"But I don't care if you're Elizabeth Taylor," she added. "Nobody has enough real jewelry to switch off if she sees the same people over and over."
To serial collectors of luxury goods, leasing has begun to shed the stigma long attached to rented tuxedos and designer knockoff gowns.
"To me this is a great idea," said Melanie Charlton, a New York City social figure.
Charlton, the owner of Clos-ette, a firm that organizes wardrobe space, attends a dozen or so galas a year, but supplements her dresses and those lent by designer friends, with rented ones. For US$450, she leased for one night a black and white Narciso Rodriguez gown from Wardrobe NYC, a Manhattan fashion rental firm.
"In a way this is a step up," Charlton said. "You're paying for the dress instead of borrowing it from the designer. Personally, I don't see any shame in it."
The concept of a high-end temporary wardrobe was introduced more than a decade ago, when celebrities began strolling the red carpet in borrowed designer glitz.
The rise of online auction sites like eBay and the luxury-focused Portero, which give clients a chance to offload last season's treasures, further altered the public's mindset, lenders say.
"People are beginning to change their views about temporary ownership," said Adam Dell, a venture capitalist and an investor in Bag Borrow or Steal. Fashion leasing, he insisted, "is an idea whose time has come."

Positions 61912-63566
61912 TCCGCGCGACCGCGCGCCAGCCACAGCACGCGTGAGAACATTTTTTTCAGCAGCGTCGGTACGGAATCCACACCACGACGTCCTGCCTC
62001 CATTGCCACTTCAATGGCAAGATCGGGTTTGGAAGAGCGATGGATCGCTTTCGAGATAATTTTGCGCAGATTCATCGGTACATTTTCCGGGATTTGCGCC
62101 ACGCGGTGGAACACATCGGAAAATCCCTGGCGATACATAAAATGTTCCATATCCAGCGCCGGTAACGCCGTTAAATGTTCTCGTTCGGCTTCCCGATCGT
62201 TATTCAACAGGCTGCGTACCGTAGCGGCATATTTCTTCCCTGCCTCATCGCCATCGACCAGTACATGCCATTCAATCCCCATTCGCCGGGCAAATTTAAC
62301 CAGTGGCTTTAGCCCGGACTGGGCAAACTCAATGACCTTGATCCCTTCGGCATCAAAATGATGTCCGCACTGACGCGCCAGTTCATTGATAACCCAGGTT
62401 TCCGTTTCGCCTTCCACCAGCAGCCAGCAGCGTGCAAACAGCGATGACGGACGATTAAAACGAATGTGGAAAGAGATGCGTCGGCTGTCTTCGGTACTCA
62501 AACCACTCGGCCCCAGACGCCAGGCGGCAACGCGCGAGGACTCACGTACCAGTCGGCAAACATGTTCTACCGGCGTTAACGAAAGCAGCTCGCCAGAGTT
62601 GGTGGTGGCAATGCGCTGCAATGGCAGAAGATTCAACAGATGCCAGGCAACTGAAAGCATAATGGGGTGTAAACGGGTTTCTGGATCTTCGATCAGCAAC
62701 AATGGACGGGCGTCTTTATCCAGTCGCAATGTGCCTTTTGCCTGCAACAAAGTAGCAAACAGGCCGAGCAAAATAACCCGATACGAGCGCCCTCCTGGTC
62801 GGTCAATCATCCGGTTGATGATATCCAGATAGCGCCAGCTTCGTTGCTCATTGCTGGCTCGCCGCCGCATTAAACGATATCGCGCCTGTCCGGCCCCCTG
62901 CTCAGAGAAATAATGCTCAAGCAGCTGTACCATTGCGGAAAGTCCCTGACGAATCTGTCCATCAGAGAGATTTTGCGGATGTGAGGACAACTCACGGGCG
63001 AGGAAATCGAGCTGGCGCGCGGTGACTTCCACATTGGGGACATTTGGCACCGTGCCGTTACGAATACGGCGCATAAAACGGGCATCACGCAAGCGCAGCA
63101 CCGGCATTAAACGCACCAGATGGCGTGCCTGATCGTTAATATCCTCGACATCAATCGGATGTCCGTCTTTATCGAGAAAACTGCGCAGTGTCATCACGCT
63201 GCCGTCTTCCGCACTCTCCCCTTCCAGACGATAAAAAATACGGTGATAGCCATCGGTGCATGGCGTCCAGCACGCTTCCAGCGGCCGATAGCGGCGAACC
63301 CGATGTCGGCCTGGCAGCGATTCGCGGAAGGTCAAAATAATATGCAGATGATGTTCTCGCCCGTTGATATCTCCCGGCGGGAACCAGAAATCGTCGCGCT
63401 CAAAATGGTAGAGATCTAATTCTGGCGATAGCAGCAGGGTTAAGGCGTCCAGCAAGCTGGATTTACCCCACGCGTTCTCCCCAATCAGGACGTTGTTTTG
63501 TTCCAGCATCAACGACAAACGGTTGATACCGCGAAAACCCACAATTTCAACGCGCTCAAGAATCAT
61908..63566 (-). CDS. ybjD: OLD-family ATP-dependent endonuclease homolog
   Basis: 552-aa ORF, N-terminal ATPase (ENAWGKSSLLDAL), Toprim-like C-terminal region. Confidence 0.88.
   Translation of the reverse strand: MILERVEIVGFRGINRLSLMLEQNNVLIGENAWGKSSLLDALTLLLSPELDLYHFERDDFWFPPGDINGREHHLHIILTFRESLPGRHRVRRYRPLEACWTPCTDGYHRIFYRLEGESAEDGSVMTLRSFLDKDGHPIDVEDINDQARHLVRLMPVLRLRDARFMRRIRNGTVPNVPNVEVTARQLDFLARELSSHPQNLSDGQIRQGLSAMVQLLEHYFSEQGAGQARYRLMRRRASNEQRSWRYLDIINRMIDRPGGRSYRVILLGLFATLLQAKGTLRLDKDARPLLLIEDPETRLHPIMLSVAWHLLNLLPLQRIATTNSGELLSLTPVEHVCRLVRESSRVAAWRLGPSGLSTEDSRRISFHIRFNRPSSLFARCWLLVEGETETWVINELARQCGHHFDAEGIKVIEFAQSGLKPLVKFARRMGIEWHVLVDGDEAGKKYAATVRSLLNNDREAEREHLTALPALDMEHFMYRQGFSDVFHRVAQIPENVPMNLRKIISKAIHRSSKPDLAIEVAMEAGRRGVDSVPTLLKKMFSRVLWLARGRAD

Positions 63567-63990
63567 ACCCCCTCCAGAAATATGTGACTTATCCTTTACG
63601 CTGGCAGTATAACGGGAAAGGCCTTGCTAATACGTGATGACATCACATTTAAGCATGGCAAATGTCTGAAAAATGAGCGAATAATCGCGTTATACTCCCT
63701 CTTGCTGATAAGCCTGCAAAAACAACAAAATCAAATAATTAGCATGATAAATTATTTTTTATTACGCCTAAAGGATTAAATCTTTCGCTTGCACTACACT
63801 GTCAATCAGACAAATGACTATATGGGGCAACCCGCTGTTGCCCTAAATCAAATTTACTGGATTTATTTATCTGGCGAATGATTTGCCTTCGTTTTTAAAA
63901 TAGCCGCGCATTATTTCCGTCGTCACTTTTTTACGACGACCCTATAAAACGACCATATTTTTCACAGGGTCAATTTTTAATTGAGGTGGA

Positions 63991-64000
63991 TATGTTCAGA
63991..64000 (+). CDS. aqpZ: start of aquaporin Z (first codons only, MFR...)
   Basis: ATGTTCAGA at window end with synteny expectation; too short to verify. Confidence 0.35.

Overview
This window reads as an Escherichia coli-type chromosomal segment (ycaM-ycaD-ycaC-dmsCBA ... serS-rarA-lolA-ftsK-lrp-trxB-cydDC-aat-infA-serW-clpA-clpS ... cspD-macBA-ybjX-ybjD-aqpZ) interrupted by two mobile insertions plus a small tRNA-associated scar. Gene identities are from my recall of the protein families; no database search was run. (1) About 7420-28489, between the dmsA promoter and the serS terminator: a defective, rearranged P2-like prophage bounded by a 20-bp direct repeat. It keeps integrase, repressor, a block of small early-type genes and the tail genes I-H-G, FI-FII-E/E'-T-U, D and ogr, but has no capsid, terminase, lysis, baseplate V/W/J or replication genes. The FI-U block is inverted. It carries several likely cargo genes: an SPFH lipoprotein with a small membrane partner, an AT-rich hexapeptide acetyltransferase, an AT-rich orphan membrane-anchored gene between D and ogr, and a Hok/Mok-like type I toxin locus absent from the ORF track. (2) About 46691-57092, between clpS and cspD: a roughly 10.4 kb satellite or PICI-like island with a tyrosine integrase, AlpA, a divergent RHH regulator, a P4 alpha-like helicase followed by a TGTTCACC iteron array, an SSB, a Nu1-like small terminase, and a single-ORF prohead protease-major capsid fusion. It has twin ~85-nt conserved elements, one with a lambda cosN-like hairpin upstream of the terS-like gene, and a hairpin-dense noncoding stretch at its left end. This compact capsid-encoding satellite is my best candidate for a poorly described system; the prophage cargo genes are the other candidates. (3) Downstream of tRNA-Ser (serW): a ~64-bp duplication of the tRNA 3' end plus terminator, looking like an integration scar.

Not so fast. Kathryn Finney, the author of How to Be a Budget Fashionista: The Ultimate Guide to Looking Fabulous for Less, finds a monthly outlay of US$150 or more too much for the fleeting thrill of showing off a rented bag.
"That's quite expensive, when you add it up," Finney said.
Besides, leasing fashion is just another way of "playing off people who buy into the celebrity culture," she said, "people who need to live higher than their incomes allow."
Still, the flexibility of renting appeals to people like Charlton.
"To be able to rent a US$5,000 or US$8,000 gown a couple of times a year instead of buying it," she said, "is a major cost-effective way to buy into luxury when you need it."
But value is only part of the allure of leasing, because, as lenders and fashion analysts like to point out, there is a good chance the borrower already owns her own Chloe satchel, Lanvin dress or Louboutin pumps.
"This is a very fashion-driven customer," said Robert Burke, a New York retail consultant, whose clients include Bag Borrow or Steal. He said that for her, the decision to rent "is not based on thrift," but on a persistent hunger for novelty.
For others renting is an elegant, and politically correct, alternative to reckless shopping sprees. The designer Vivienne Tam, eyeing my leased Marni coat at a book party for the photographer Timothy Greenfield Sanders last Wednesday, beamed her approval.
"You rented it?" she said. "What a great way to recycle."
But for all leasing's charms, it is a concept the fashion industry has been slow to embrace. "The industry is conservative," Pedraza said, its members perhaps aware that success is in no way guaranteed.
"The business model is fragile and complex," he said, what with managing inventory and keeping track of shipping and insurance.
The real challenge, he added, "is in trying to find a balance by which renting is profitable for the company and not too expensive for the client."
That said, Pedraza argued that leasing suits a consumer society with a cricket's attention span.
I think I know what he means. After its brief outing, my Muse has lost its magnetism, no more enduring, it seems, than a fling.